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3. From the Cooler than Cool Department especially for Poetry Month: haiku to go. Really! Have you heard of The Haiku Guys & Gals? They’re a group of performance poets based in NYC, LA, DC, the Berkshires, and traveling worldwide. Next time you organize and/or host an event, consider commissioning these talented people to write on-the-spot custom haiku for all your guests. What could be more fun? Hand them a subject, watch them compose a 5-7-5 mini masterpiece on their antique typewriters. That’s what I call a cool party favor!

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Read this article by Haiku Guys & Gals co-founder Lisa Markuson, who recently quit her job to become a full-time haikuist! What?! Yes! Talk about taking a leap of faith and following your dreams. Her words about confidence will inspire and hearten you. I also LOVE this wonderful review of the ovenly bakery in NYC (prose + senryu) from The Haiku Guys & Gals blog.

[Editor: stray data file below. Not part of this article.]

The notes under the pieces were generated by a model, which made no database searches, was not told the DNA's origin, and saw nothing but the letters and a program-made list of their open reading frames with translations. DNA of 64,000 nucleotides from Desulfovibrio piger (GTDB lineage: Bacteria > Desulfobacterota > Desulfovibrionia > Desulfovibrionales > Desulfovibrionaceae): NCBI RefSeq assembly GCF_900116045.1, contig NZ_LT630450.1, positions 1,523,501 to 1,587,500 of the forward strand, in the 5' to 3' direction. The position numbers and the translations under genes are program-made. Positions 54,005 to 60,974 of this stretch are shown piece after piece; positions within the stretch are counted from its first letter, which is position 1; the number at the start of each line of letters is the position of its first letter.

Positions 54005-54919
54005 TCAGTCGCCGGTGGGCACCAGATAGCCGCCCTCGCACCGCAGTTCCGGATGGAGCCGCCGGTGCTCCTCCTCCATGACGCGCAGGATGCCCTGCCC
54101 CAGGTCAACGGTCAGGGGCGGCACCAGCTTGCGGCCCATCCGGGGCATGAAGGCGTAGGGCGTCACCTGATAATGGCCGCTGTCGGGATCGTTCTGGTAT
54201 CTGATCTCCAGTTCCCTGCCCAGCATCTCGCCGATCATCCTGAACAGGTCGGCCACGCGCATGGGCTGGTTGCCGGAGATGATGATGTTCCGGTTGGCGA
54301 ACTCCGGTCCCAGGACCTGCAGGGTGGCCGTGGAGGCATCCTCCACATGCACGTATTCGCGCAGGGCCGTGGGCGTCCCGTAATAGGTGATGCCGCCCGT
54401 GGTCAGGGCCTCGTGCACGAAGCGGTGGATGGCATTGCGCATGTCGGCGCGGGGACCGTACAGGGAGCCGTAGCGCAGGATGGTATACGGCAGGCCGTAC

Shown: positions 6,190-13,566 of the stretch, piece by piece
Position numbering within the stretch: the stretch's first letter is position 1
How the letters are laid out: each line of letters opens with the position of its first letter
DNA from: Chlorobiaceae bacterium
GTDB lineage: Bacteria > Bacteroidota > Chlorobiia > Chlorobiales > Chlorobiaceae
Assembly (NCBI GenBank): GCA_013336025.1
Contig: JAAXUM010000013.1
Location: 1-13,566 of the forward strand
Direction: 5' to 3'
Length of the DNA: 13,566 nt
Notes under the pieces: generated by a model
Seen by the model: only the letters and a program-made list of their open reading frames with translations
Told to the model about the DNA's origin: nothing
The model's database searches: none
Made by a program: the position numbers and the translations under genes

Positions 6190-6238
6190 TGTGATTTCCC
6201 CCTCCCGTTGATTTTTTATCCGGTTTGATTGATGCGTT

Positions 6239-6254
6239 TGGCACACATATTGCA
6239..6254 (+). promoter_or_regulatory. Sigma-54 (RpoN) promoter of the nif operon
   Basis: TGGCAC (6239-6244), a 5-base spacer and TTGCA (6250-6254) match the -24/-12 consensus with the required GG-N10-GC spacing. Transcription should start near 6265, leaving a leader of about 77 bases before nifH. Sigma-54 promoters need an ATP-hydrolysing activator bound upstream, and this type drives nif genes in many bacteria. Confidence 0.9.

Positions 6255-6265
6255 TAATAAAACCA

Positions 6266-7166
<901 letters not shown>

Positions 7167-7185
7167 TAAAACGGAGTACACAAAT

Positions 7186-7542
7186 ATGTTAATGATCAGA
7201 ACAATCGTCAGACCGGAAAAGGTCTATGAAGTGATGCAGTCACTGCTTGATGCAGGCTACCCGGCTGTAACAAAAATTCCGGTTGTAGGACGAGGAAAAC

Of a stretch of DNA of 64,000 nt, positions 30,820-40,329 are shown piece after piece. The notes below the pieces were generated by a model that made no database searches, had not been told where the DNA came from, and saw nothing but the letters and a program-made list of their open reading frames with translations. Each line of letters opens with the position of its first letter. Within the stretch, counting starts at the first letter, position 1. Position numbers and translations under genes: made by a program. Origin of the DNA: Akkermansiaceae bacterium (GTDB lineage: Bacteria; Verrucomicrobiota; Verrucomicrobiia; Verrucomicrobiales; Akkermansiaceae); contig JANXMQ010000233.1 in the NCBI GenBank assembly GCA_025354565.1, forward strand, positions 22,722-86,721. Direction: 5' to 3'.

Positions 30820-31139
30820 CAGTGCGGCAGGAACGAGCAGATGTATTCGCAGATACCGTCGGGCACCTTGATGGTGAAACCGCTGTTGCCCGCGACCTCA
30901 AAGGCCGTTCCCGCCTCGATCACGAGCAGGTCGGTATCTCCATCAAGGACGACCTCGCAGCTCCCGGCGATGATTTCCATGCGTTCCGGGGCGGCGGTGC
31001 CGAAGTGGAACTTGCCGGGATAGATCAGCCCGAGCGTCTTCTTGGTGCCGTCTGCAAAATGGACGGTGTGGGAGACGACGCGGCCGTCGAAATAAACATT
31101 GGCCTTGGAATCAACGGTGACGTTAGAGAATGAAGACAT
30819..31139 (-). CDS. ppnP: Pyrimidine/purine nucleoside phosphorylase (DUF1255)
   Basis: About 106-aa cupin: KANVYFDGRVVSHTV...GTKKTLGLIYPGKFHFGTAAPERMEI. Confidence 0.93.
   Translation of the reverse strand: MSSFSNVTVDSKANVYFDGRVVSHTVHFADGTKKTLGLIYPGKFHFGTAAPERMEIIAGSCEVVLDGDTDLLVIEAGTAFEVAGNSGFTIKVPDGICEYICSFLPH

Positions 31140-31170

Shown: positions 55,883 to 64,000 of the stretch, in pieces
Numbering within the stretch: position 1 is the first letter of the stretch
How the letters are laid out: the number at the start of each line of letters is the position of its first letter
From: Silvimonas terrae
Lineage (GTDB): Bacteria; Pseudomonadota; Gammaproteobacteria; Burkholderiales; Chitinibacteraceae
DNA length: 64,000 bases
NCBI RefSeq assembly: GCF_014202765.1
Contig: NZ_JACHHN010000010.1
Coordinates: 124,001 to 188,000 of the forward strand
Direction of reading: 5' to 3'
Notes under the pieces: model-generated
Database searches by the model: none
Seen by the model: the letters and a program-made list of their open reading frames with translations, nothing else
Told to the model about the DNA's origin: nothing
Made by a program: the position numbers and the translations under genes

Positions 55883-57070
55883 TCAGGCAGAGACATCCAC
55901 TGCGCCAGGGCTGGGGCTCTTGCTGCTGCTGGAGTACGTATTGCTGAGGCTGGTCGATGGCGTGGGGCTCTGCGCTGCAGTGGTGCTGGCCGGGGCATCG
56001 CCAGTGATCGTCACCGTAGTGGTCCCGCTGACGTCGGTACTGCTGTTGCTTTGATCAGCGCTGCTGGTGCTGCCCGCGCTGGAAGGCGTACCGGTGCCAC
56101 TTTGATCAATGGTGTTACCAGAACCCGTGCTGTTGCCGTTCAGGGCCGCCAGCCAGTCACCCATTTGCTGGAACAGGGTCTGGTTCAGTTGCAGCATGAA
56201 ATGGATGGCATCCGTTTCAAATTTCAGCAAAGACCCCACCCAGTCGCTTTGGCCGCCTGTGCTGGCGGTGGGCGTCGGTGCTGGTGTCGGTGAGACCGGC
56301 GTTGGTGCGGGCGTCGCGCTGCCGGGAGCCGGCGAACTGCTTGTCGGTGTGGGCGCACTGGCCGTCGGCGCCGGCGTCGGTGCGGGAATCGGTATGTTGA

What’s that? You’re craving a haiku right this minute? Click over to the site and request a free haiku. Just provide a subject (as specific as possible), and you will receive a custom haiku in your mailbox within 48 hours. Of course I had to test this out for myself. I submitted “Colin Firth in the Kitchen” as my subject. And look what came back:

he can take an egg
and turn it into heaven–
hearts, into butter

LOVE! A swoon-worthy senryu! Do they know me, or what? I can tell Colin likes this poem too. Oh yes, I can tell.🙂

Gratuitous CF pic.

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4. Perhaps you have noticed that I am a little more than mad for English pottery. I’ve been collecting for years, most recently Emma Bridgewater pieces — so I was happy to read Emma’s memoir, Toast and Marmalade and Other Stories (Hodder & Stoughton, 2015), which shows how she built her business from the ground up with the help of family and friends, factoring in various life events, hard work, serendipity, and flying by the seat of her pants.